Introducing Wines: Fun And Lame

I have been debating whether to write about this or not, so please forgive me. Introducing wines at wine dinners looks glamorous and fun. It certainly can be, but … it also can be pretty lame. This may be something that no one but me ever thinks about, but because I do it so often, the difference between fun and lame becomes even more apparent.

Here is what bugs me about the quick announcement of a wine with a big group. More often than not, I have only a minute or two to talk about it. With such a short amount of time, how can I be expected to sound the least bit intelligent and educated about the wine? It is sometimes maddening to try to distill a vigneron’s toil of a year and the wine’s elevage into three or four curt sentences. Even if I just mention the wine to talk about its flavor and how it matches with the dish, it is a mere snapshot of the wine’s essence. If I do only that, the wine loses its context.


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Made in Provence under the guidance of Richard Betts, this Granachebased Rose is just plain delicious | Photos from Roberto Viernes

And there is always the challenge of holding the crowd’s attention. Believe me, I try to be as entertaining as possible. Sharing its producer’s or its region’s rich history always is fun for me, but it can take up a lot of time, and looking into the past is not always a key to unlock the present. Some people couldn’t care less about history, in any case. The romance of wine is certainly engaging, but again, most of the time I am cut short from delving too deep.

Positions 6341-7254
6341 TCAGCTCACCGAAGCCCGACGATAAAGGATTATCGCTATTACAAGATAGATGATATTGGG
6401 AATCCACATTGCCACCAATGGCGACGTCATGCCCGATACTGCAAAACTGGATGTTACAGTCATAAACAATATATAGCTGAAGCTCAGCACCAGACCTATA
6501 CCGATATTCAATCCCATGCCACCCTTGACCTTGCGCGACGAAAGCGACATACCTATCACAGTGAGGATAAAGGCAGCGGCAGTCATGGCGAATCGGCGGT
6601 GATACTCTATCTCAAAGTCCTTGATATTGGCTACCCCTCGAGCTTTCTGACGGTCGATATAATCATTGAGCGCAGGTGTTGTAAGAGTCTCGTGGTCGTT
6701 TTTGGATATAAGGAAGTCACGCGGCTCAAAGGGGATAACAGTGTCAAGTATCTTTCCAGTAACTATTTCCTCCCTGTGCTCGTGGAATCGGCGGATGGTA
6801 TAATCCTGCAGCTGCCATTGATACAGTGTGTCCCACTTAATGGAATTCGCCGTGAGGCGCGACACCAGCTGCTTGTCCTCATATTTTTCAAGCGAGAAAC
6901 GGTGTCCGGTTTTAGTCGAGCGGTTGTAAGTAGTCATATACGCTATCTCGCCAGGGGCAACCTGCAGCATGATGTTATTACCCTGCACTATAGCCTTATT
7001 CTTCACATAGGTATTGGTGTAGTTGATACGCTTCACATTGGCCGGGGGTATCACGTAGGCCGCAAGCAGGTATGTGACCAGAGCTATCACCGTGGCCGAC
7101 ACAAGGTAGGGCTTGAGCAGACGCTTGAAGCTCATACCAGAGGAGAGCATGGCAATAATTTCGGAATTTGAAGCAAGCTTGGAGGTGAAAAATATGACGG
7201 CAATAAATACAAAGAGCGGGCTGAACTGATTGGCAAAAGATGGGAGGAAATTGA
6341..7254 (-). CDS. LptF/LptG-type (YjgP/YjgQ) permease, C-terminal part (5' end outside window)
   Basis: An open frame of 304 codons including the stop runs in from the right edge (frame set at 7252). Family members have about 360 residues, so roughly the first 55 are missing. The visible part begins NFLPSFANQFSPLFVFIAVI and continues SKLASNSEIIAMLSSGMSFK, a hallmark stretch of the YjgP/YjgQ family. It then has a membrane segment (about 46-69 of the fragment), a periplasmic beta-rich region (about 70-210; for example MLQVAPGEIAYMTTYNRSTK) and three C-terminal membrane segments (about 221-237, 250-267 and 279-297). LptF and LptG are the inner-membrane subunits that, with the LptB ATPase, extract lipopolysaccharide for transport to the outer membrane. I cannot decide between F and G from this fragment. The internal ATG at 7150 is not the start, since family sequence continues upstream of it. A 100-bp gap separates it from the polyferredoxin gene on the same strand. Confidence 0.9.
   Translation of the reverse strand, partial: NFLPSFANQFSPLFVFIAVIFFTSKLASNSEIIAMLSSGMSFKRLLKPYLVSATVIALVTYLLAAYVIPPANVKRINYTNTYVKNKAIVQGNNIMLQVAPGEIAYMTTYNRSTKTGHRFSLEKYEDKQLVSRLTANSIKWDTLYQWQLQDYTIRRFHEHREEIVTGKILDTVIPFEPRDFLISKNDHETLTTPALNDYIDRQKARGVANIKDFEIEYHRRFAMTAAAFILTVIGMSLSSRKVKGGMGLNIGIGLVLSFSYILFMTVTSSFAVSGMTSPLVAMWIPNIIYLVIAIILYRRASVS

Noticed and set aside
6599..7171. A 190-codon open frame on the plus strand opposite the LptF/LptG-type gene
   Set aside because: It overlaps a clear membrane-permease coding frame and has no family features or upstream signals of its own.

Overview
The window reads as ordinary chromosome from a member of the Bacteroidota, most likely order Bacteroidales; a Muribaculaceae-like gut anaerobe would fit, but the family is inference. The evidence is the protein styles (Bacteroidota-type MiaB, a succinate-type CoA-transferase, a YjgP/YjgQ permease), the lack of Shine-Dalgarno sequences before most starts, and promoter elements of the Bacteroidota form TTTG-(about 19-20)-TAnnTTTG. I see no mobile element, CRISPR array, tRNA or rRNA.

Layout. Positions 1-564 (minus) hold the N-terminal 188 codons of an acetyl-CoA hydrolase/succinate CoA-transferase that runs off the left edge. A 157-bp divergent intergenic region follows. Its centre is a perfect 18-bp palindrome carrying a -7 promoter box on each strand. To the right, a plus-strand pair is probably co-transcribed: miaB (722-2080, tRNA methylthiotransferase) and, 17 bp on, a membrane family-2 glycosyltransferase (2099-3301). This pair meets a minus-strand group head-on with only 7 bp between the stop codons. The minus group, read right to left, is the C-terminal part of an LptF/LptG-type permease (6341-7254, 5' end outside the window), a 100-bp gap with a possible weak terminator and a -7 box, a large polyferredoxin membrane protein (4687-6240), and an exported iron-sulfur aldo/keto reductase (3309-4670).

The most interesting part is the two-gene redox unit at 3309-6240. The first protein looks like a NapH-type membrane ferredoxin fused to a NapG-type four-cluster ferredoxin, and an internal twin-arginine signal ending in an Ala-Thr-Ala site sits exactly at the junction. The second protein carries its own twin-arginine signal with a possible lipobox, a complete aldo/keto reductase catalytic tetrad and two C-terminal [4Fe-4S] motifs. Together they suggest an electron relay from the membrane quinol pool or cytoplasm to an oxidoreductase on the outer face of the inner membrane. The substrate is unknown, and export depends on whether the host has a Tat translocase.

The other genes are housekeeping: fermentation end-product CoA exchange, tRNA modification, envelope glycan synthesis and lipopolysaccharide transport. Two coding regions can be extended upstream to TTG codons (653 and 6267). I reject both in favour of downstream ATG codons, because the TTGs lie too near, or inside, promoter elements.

As all of us know, it is much easier to command people’s attention before they drink a glass or two or three. I always wonder by the third glass of wine if guests actually are listening or not.

In fact, sometimes I feel badly for interrupting their fun just so I can get in a few words about the wine. The din of conversation always grows over the course of a wine dinner. Wine definitely is the greatest social (and verbal) lubricant. Sometimes I have to talk over them fairly loudly just to hear myself if the crowd is extra-large or particularly rowdy. And, frankly, I care more about people having fun and enjoying themselves than actually hearing the name of the wine. Besides, the name of the wine usually is listed on the menu.

Any questions? Forget the questions. Large numbers prevent people from asking questions publicly for fear of shame and seeming ignorant. People asking me questions after the event is very rare, as well.

It is so much nicer when I am given enough time to really give the full story of a wine – to give flesh to the bones. I actually can show my passion for the wine and really do the wine some justice. Bringing more to the wine than just its name and vintage is really what introducing a wine is all about.

Recommendations: 2012 CF Muller Thurgau ($19). This is made by one of Germany’s superstar winemakers Paul Furst in the region of Franken. It has an intriguing nose of spiced flowers and citrus, with flavors bordering tropical fruit such as pineapple and papaya. It is a beautifully refreshing wine that is great with anything from the sea. 2012 My Essentials Rose ($14). Made in Provence under the guidance of fellow Master Sommelier Richard Betts, this Grenache-based rose has a gorgeous nose of flowers and fruit that lead to a delectably balanced and buoyant texture. Its greatness lies in its ability to satisfy thirst and flavor without being overtly serious. This is just plain delicious.

Roberto Viernes is a master sommelier. Email or follow him on Twitter @Pinotpusher.